Fundamental Theorem on Equivalence Relations/Examples/Arbitrary Equivalence on Set of 6 Elements 2

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Example of Use of Fundamental Theorem on Equivalence Relations

Let $S = \set {1, 2, 3, 4, 5, 6}$.


Let $\mathcal R \subset S \times S$ be an equivalence relation on $S$ with the properties:

\(\displaystyle 1\) \(\mathcal R\) \(\displaystyle 3\)
\(\displaystyle 3\) \(\mathcal R\) \(\displaystyle 4\)
\(\displaystyle 2\) \(\mathcal R\) \(\displaystyle 6\)
\(\displaystyle \forall a \in A: \ \ \) \(\displaystyle \size {\eqclass a {\mathcal R} }\) \(=\) \(\displaystyle 3\)


Then the equivalence classes of $\mathcal R$ are:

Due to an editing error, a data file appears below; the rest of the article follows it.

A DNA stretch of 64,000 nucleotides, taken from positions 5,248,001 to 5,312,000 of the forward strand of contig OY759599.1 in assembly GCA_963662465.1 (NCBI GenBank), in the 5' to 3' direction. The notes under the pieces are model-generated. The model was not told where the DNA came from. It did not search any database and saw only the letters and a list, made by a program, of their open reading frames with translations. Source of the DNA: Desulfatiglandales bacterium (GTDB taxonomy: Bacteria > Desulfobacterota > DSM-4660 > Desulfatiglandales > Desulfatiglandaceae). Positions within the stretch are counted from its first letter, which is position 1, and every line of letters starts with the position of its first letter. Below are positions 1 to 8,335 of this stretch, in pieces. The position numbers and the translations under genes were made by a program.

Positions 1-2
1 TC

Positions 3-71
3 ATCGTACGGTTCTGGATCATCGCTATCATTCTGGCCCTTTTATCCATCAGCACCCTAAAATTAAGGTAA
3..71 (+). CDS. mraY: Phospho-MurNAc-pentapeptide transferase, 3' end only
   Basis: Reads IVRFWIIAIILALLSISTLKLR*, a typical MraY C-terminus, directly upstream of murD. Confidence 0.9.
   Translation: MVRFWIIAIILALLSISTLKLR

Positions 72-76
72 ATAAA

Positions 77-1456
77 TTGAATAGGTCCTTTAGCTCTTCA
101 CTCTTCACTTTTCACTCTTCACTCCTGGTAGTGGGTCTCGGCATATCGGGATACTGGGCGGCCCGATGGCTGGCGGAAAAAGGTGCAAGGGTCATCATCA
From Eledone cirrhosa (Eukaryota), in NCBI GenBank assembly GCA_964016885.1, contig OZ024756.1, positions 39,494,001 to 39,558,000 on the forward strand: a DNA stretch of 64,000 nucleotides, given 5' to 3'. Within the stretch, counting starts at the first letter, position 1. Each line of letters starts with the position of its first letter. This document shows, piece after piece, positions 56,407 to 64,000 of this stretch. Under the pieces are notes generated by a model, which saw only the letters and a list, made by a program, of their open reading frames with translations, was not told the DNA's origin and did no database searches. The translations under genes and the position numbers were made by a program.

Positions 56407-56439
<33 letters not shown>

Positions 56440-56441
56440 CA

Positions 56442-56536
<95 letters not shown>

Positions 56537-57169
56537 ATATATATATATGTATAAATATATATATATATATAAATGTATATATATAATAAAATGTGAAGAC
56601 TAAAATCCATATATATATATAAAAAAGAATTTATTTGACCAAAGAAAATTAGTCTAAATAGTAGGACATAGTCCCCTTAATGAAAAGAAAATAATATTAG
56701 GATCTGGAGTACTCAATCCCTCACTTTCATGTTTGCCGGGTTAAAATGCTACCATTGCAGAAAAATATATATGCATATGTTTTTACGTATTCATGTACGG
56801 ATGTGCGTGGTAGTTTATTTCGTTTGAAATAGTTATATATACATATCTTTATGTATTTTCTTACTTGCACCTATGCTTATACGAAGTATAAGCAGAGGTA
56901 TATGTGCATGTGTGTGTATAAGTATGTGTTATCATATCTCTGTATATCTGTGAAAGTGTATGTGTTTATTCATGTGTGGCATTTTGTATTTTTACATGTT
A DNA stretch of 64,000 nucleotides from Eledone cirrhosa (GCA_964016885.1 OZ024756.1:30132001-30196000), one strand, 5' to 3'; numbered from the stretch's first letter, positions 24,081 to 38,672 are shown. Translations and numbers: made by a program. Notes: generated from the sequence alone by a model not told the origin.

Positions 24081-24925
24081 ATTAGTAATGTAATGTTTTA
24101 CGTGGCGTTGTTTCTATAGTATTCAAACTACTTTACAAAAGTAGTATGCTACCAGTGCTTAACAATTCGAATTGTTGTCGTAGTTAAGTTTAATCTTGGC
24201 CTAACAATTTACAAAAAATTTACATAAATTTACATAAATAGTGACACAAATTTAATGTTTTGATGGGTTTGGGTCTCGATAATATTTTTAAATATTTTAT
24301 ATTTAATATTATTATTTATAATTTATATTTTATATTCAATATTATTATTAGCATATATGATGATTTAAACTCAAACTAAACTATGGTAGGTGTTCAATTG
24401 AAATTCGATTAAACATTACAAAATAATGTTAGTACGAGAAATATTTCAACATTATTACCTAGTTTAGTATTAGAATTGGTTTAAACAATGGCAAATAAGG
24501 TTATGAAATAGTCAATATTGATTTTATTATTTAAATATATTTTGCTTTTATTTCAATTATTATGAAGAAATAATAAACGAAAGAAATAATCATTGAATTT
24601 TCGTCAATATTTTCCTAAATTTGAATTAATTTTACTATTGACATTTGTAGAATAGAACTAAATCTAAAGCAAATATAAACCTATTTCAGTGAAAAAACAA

\(\displaystyle \eqclass 1 {\mathcal R}\) \(=\) \(\displaystyle \set {1, 3, 4}\)
\(\displaystyle \eqclass 2 {\mathcal R}\) \(=\) \(\displaystyle \set {2, 5, 6}\)


Proof

We have that:

$1 \mathrel {\mathcal R} 3$ and $3 \mathrel {\mathcal R} 4$

As $\mathcal R$ is an equivalence relation, it follows that $\mathcal R$ is transitive and so:

$1 \mathrel {\mathcal R} 4$

Thus:

$\eqclass 1 {\mathcal R} \subseteq \set {1, 3, 4}$

but as:

$\size {\eqclass a {\mathcal R} } = 3$

it follows that:

$\eqclass 1 {\mathcal R} = \set {1, 3, 4}$


There are $6$ elements of $S$.

Thus the other $3$ elements must all be in the same equivalence class of $\mathcal R$ which does not contain $1$, for example.

Thus we have:

$\eqclass 2 {\mathcal R} \subseteq \set {2, 5, 6}$

and the information we were given that $2 \mathrel {\mathcal R} 6$ was superfluous.

$\blacksquare$


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